Weight: 166 pounds
Date of birth: April 5, 2002
Hometown: Lakeshore, Ontario
OHL Draft: Round 1, 11th overall, 2018 Priority Selection
NHL Central Scouting Rankings
|C Prospect||B Prospect||54 N.A.||52 N.A.|
Tyler “Ty” Tullio played his minor midget AAA for the Vaughan Kings during the 2017-2018 season in which he scored 38 goals and 51 assists in 50 games. He would also add 5 goals and 5 assists in 7 games for the Kings at the OHL Cup.
Tullio would be selected 11th overall at the 2018 Ontario Hockey League Priority Selection by the Oshawa Generals, owned by his father Rocco. Whether that had any bearing on the selection is irrelevant. Tullio was absolutely deserving. At the time of the draft, this is what OHL Central Scouting had to say about Tullio:
Tyler is a competitive player that would do almost anything to score a goal or win a hockey game. He is a good skater that can beat defenders wide and win loose puck battles all over the ice. He possesses a junior level shot already. It’s hard, accurate and he gets it on net very quickly. Tyler competes very hard each shift and isn’t shy to battle against the bigger defenders and usually comes out with the puck. He is a ‘Gamer’ and the type of player you win with.
Tullio made the Generals roster out of camp for the 2018-2019 season. He played in 60 games scoring 15 goals and 42 points and was named to the Second All-Rookie squad. Tullio also represented Canada at the World Hockey Challenge Under-17 and in 5 games contributed a helper for Team Black.
Through 40 games this season, Tullio has registered 18 goals and 44 points already surpassing his totals from a year ago.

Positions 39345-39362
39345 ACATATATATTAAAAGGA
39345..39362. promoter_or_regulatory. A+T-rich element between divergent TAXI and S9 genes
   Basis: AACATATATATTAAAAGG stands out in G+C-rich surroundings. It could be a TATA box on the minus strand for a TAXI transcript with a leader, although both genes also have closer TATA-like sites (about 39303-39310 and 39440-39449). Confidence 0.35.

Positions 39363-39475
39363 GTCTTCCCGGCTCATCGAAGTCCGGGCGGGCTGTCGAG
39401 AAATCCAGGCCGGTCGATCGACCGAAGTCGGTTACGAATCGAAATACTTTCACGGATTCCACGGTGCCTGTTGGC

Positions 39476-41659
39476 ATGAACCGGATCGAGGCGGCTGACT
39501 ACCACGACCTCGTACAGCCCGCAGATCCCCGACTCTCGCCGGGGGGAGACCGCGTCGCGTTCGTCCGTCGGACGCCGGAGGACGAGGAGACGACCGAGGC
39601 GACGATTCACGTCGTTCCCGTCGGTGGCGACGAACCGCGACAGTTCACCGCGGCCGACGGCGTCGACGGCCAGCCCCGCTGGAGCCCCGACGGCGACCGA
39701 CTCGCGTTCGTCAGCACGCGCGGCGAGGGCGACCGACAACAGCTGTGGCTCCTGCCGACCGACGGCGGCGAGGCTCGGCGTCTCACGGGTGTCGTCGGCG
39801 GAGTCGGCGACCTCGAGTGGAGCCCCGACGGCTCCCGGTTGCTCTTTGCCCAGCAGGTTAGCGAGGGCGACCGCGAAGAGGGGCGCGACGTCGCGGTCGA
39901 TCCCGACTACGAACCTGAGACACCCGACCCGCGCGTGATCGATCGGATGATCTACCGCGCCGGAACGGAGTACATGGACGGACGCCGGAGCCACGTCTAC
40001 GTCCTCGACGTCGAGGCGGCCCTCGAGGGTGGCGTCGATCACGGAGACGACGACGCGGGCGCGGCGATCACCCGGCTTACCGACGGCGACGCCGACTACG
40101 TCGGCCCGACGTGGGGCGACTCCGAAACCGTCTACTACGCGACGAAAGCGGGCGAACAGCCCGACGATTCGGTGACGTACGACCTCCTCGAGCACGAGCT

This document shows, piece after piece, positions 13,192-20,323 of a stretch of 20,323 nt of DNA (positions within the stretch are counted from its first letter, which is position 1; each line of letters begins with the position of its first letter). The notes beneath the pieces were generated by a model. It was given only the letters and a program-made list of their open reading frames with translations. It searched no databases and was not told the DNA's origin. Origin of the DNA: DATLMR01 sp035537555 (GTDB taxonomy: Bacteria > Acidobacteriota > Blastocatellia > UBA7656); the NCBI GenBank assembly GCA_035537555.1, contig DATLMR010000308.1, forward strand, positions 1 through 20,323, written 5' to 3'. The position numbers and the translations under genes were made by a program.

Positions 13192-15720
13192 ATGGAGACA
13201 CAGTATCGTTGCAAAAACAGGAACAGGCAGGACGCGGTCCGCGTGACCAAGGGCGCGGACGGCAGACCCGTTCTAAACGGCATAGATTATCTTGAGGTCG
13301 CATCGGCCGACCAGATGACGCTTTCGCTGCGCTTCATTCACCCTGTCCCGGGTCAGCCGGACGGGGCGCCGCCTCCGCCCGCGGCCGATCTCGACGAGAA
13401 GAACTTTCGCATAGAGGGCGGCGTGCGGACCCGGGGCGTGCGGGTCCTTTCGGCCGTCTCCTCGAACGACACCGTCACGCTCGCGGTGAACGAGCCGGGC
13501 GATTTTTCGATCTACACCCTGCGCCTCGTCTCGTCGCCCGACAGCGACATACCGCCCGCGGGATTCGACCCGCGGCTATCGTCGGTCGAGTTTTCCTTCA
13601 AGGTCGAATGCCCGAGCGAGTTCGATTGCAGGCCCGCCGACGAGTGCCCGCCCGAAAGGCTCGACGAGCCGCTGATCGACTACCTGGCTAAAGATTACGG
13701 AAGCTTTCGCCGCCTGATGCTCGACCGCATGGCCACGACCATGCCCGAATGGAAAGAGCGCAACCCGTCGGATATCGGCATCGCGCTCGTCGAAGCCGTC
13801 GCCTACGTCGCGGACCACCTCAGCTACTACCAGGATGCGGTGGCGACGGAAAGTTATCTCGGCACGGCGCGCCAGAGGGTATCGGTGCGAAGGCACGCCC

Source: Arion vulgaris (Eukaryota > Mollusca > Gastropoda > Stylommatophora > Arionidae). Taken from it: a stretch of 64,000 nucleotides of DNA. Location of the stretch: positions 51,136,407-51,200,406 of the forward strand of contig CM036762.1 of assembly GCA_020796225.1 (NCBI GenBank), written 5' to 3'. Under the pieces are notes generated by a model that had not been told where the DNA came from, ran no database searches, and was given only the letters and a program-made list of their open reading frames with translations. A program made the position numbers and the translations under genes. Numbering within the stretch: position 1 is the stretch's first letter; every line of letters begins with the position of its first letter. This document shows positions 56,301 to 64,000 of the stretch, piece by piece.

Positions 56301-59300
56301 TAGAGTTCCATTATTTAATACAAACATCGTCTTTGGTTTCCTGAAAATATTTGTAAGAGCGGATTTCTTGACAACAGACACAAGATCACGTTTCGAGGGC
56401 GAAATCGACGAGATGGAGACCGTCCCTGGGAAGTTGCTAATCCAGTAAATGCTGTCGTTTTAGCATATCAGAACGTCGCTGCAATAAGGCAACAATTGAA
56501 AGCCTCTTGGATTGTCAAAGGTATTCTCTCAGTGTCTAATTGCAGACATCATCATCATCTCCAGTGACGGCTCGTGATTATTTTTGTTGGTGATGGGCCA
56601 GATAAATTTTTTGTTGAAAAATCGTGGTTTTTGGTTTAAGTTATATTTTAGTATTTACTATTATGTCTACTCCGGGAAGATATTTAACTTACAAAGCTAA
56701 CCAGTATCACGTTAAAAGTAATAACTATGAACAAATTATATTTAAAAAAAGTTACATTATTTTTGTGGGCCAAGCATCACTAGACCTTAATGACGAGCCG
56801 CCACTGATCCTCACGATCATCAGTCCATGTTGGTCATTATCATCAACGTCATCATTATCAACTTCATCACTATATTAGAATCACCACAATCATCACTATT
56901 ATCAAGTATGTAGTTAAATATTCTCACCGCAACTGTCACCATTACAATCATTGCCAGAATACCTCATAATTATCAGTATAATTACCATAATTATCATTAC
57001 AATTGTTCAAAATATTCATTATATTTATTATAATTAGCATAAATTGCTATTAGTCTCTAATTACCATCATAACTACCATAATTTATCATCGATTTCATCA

At 5’11” and just 166 pounds, Tullio needs to add some much-needed muscle. It’s hard to imagine how Central Scouting’s scouting report on him could have possibly been the case with his frame. But make no mistake about it, it is pretty much deadly accurate.
Tullio’s work ethic is as good as it gets and it is contagious. When teammates see him giving his all with each shift, they just want to carry it on. He’s always willing to battle to get positioning with much bigger opponents. He does not shy away from getting in on the forecheck and causing havoc for defenders.
He’s a very good skater with good speed. He’s willing to take on defenders wide but knows his limits. He maneuvers with relative ease and has good edgework. He gets in on battles quickly and surprisingly, wins many of those battles. I can only imagine how much better he’ll be when he adds that strength/bulk.
You’ve also got to like Tullio’s shot. He has a very quick and deadly release and gets a lot behind his shot with accuracy. But he’s not just a shooter. He always seems to make the right play when dishing to teammates. He sees the ice so well and sees plays developing, but he won’t force a play if he’s not sure it’s there.
I think one area he needs to improve on his decisions without the puck. That’s not to say he makes bad decisions, but in certain situations he could be more assertive in his decision making. He’s still very you with an April birthdate and the majority of his draft class are older. The issue should become a non-issue as he gets older.
I’m also not sure I agree or disagree with Central Scouting ranking Tullio 54th among North American Skaters. That puts him in the middle of the third round for the National Hockey League Draft. NHL Central Scouting had him listed as a C Prospect in the preseason which means a fourth, fifth or sixth rounder (we had him as a B Prospect). So, he has climbed on their rankings.
The problem is this: The second round of the NHL Draft group is very deep, not with just OHL players, but from all over the world. It’s going to be a tough group to break into.